HelioScope updates functionality within its PV project overlay tool


HelioScope updated its program to provide its own enhanced overlay tool and is no longer compatible with SketchUp or dependent on KMZs. Users can upload any jpg, jpeg, or png via its new overlay tool (as well as still being able to upload KMZ and KML), which also makes it possible to resize, move, stretch and rotate overlays as much as you need all within the browser.

“We have been planning to move away from SketchUp for a while, and the breaking change on their end made it a perfect time to make it official,” the company noted in its announcement. “For those who were used to using SketchUp, the good news is that we have active solutions to replace its functionality. A shading environment built with keepouts and field segments in HelioScope can generate hourly shade simulations, while SketchUp will only produce monthly shade patterns. Additionally, the new overlay tool makes SketchUp’s alignment issues and KMZ creation difficulties a thing of the past.”

Here’s a walkthrough of the new overlay tool.

— Solar Builder magazine

Energy Trust of Oregon approves new shade analysis tools to streamline solar installs

Oregon solar installers shade analysis

Go ahead and analyze shade in these parts from the comfort of your home.

Solar prices have dropped dramatically in recent years, and now Energy Trust of Oregon is helping to lower them further. In the past, Energy Trust required that the solar resource be measured at the installation site—usually a rooftop. Energy Trust now allows contractors to use approved remote shading analysis tools. The first three remote shade analysis tools that have been reviewed for accuracy and approved are Bright Harvest, Aurora Solar and Helioscope.

“In the past, we had to send a person up on the roof to measure shade and determine eligibility for incentives, which was time-consuming and expensive,” said Jordan Weisman, owner, Sunbridge Solar. “Now we can do that same analysis from the safety of our office in a fraction of the time and pass on that savings to customers.”

How to receive a solar incentive from Energy Trust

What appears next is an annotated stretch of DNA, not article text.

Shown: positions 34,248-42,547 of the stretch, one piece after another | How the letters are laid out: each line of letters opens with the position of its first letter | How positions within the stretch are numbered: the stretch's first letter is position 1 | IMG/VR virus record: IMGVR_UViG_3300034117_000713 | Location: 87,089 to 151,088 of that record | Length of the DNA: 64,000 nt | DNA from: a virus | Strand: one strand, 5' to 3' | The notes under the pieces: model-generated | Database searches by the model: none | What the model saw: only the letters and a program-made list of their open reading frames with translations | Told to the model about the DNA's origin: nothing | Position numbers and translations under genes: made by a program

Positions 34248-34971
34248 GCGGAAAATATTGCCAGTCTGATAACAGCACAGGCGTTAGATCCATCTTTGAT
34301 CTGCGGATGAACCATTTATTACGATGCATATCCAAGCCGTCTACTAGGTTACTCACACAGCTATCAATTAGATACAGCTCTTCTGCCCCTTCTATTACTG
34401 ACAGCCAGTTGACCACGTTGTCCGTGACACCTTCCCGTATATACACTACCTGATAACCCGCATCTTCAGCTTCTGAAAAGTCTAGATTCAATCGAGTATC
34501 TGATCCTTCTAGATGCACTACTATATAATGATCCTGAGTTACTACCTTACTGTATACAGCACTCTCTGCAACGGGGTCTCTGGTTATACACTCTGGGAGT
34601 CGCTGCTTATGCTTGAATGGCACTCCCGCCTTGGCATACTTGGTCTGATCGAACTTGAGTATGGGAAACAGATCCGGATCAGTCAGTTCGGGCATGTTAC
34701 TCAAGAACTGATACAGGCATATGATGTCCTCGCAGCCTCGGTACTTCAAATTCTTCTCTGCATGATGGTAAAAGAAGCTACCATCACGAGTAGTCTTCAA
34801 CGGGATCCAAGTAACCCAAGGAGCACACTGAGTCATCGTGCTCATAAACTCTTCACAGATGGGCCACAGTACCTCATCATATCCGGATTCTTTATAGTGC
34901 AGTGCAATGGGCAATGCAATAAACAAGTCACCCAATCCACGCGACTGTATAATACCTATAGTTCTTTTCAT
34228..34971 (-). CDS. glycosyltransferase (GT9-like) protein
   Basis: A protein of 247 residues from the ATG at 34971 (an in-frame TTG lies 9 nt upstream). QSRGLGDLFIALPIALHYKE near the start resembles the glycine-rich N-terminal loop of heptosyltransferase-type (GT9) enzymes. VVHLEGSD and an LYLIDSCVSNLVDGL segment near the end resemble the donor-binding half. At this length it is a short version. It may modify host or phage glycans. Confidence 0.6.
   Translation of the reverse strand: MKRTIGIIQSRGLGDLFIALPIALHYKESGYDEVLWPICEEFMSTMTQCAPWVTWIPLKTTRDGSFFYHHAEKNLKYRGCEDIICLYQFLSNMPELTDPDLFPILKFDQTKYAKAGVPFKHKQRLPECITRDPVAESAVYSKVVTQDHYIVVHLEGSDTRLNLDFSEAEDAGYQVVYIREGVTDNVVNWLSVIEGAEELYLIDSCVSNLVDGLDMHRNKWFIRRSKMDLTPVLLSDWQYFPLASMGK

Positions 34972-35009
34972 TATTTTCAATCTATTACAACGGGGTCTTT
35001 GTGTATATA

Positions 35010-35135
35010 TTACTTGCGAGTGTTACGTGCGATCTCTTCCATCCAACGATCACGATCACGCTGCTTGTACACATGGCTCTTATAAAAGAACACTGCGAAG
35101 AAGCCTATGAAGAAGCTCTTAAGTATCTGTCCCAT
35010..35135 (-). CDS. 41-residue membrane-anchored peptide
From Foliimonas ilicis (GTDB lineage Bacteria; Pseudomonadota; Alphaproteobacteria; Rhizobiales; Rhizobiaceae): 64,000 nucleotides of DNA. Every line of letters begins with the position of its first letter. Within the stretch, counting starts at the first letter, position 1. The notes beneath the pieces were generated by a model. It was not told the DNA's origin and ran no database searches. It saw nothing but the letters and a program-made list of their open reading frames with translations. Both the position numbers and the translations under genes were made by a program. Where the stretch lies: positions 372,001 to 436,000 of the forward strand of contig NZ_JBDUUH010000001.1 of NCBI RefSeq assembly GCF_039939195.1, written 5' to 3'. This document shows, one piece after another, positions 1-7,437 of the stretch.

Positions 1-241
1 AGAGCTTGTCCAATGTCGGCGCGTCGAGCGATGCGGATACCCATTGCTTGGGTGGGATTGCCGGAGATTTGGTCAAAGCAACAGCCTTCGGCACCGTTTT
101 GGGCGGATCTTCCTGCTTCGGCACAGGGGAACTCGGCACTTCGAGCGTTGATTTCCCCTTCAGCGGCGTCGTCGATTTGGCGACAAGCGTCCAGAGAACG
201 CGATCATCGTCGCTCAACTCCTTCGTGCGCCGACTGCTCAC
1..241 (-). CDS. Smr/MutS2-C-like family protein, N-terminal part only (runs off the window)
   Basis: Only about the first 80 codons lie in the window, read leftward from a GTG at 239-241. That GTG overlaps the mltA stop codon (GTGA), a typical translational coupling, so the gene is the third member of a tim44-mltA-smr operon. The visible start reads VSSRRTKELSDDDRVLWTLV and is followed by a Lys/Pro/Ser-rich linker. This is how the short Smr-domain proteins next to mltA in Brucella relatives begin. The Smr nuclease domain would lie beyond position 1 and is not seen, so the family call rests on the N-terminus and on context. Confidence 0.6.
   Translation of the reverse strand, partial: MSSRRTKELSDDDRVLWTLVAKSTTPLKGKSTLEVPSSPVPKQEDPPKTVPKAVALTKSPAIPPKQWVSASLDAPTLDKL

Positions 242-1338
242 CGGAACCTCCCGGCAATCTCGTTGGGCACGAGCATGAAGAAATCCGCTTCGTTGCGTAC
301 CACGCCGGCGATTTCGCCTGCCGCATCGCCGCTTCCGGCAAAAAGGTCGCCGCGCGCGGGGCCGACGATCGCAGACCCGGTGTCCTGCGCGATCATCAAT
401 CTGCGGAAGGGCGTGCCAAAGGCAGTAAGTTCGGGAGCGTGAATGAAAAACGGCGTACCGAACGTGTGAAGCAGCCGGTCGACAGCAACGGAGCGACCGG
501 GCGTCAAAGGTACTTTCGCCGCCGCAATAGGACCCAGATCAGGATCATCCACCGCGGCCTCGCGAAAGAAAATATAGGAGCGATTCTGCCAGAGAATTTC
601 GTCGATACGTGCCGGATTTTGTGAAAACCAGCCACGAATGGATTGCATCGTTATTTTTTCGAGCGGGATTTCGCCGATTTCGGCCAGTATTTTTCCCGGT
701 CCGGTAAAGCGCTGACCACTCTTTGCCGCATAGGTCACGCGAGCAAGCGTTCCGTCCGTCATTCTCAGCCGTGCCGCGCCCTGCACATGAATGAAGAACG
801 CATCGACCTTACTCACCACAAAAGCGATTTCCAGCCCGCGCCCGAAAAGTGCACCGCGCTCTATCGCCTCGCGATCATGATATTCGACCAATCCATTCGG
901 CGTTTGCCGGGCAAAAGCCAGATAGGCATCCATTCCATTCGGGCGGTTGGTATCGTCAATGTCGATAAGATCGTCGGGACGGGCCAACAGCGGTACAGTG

A “solar trade ally contractor” must document how much energy a system can produce by completing a solar resource assessment. Solar resource assessments measure the impact of shading, array tilt and orientation on a solar electric system’s annual power generation. This gives customers a fine-tuned estimate of the amount of generation to expect from their system and assures Energy Trust that systems meet performance criteria. Sales staff and system designers can even create a fully-dimensioned design and complete a solar resource assessment before the first site visit.

RELATED: Seaward’s tool that combines solar commissioning tests with I-V curve analysis debuts at SPI 

The new shade analysis tools

Remote shade analysis tools allow solar installers to use satellite imagery and LiDAR where it is available to define the 3-D structure of any building as well as the surrounding trees. The installer can then design a solar electric system that will meet all Energy Trust requirements. The tool applies a proprietary algorithm and simulates the sun’s path over the 3D model to produce a heat map that visualizes the solar resource for any point on the roof’s surface.

These new tools will help lower installation costs and also improve worker safety while maintaining the same high level of system quality for customers.

“Solar electric systems allow customers to take control of their energy costs with clean, free energy from the sun. Energy Trust works to drive down the soft costs of solar wherever we can,” said Jeni Hall, senior project manager, Energy Trust. “Providing trade ally contractors with access to these new tools will help reduce installation costs, making solar power more affordable for Oregonians.”

Energy Trust works with a network of trade ally contractors to help homeowners and businesses install solar power in Oregon. Together, they’ve helped nearly 1,000 organizations and more than 9,000 households around the state harness solar power to generate clean energy and save money.

— Solar Builder magazine